Education Matters

How the study of music in the early years can improve literacy

Posted by Phillip Pratt on Dec 16, 2015 6:00:00 AM

How the study of music in the early years can improve literacyCurrent research highlights the learning benefits of music study and participation. Evidence suggests that listening to music can help children learn to read. The practice of music in the early years is, therefore, particularly important.

Younger children generally experience a strong connection to music. By presenting literacy tasks in a musical format can help motivate students in their learning. How many children do you know who have learned their ABCs from the alphabet song?

Research has proven that music education increases early brain development and improves students’ overall academic performance. Children who are engaged in practical music generally perform better in literacy and numeracy.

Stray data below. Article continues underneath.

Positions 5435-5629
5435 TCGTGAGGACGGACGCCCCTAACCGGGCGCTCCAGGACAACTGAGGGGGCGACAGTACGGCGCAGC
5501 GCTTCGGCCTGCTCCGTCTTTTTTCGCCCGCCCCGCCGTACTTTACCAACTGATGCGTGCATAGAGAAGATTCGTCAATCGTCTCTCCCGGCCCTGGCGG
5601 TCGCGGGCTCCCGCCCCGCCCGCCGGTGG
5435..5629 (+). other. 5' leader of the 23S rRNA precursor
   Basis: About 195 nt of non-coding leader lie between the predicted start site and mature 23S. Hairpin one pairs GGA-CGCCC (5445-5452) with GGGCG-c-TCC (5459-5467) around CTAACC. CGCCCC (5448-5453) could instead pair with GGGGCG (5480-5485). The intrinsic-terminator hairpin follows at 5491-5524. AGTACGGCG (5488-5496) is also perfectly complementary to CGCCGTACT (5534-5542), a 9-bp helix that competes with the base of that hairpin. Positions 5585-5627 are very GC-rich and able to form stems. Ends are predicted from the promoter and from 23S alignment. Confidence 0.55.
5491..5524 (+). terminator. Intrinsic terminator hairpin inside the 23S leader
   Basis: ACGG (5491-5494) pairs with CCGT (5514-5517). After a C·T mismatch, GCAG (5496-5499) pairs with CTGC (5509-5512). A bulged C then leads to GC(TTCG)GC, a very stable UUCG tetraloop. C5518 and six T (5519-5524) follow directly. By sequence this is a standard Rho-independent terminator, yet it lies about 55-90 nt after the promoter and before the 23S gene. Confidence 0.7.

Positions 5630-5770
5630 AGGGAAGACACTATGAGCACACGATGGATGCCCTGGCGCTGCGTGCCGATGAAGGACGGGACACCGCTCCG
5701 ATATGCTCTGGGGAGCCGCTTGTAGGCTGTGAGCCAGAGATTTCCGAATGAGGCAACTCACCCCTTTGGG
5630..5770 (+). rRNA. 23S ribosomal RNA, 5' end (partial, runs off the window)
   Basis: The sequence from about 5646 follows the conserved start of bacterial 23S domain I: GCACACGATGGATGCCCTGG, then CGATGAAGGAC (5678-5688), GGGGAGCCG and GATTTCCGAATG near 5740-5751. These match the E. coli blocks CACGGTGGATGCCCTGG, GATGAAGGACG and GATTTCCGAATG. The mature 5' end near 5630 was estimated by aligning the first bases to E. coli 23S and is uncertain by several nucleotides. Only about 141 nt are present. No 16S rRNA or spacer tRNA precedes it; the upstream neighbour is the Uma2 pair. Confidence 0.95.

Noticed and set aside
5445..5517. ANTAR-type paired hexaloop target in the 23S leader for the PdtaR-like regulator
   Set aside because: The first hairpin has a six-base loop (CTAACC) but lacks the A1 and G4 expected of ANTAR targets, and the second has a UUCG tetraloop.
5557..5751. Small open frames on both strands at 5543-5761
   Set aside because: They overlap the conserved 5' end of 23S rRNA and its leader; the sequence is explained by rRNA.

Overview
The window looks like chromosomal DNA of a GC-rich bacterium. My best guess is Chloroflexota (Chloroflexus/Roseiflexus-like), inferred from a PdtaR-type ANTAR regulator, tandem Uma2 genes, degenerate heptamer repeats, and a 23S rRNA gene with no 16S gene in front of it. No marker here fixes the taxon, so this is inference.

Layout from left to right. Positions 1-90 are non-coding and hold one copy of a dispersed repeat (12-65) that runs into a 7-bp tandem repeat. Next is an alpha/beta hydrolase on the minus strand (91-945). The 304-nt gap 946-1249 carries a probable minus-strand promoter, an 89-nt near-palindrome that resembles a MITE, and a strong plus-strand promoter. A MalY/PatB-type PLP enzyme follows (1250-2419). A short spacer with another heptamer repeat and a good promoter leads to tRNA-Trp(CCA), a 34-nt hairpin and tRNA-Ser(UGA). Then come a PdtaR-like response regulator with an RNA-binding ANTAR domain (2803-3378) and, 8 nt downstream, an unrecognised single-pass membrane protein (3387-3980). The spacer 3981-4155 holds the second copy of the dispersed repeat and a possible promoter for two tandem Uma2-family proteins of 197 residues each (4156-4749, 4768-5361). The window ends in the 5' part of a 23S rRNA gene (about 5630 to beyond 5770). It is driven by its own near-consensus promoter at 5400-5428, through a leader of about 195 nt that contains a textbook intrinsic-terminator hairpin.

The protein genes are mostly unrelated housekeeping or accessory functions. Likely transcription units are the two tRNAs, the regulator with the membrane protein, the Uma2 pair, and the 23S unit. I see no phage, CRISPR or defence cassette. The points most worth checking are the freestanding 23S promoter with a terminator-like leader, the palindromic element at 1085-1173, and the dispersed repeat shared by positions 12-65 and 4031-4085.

Researchers have also found that, overall, musicians have higher IQ scores than their non-musician counterparts.

At Trinity, we believe that literacy and music are intrinsically linked. Boys in the early years programmes focus on using word play rhymes and rhythm to develop understanding of basic musical concepts of rhythm, beat, melody and structure.

Establishing a sense of rhythm can be used to increase awareness of rhyming patterns and alliteration in other areas of reading and writing.

But most importantly, music is fun. Many children experience emotions through music and this positive connection can make them more receptive to learning – it feels less like a challenge, more like play.

Recognising the strong links between music and academic performance, Trinity offers a comprehensive music programme to students from Pre-Kindergarten to Year 12. We take creative and performing arts seriously.

To see our students alive in their adventure of learning, watch our Music video here. 

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Topics: Music, Early years